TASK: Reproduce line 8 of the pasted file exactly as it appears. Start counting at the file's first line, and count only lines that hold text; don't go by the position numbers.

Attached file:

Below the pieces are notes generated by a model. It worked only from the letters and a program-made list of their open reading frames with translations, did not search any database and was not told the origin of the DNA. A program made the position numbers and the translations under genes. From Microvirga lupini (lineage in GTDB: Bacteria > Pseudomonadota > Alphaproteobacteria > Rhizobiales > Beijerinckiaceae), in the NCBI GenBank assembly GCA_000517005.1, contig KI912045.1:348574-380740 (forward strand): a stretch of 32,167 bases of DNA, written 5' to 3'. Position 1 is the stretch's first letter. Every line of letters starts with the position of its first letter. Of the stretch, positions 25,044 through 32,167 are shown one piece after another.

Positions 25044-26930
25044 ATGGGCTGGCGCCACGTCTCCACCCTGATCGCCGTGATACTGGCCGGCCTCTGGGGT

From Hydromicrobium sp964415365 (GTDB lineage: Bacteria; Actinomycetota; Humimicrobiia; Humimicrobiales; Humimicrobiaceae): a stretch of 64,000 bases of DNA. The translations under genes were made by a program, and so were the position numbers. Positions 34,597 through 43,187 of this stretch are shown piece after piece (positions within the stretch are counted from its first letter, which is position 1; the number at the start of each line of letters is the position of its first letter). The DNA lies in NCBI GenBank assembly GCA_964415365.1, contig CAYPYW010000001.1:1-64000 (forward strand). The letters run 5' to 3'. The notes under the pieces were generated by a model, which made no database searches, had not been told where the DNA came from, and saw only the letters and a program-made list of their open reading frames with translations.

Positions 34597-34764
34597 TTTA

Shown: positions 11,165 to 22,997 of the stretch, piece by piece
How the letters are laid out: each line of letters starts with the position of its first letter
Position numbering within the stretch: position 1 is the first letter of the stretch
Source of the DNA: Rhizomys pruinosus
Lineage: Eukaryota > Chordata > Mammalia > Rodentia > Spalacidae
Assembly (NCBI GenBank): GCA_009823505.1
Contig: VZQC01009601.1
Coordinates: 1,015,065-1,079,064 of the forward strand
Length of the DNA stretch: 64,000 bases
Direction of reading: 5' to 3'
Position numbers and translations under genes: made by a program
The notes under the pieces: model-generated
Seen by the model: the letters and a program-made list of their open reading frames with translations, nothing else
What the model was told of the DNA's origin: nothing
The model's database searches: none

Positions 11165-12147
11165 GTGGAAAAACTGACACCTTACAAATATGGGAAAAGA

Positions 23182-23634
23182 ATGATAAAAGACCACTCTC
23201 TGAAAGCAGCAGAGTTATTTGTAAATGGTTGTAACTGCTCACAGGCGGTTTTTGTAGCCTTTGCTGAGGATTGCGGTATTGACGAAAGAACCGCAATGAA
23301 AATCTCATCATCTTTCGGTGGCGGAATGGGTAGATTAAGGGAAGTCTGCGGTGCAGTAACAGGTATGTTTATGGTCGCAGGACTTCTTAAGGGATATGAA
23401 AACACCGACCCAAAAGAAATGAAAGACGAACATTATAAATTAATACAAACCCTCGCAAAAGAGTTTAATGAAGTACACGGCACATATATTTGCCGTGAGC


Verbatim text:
How the letters are laid out: each line of letters starts with the position of its first letter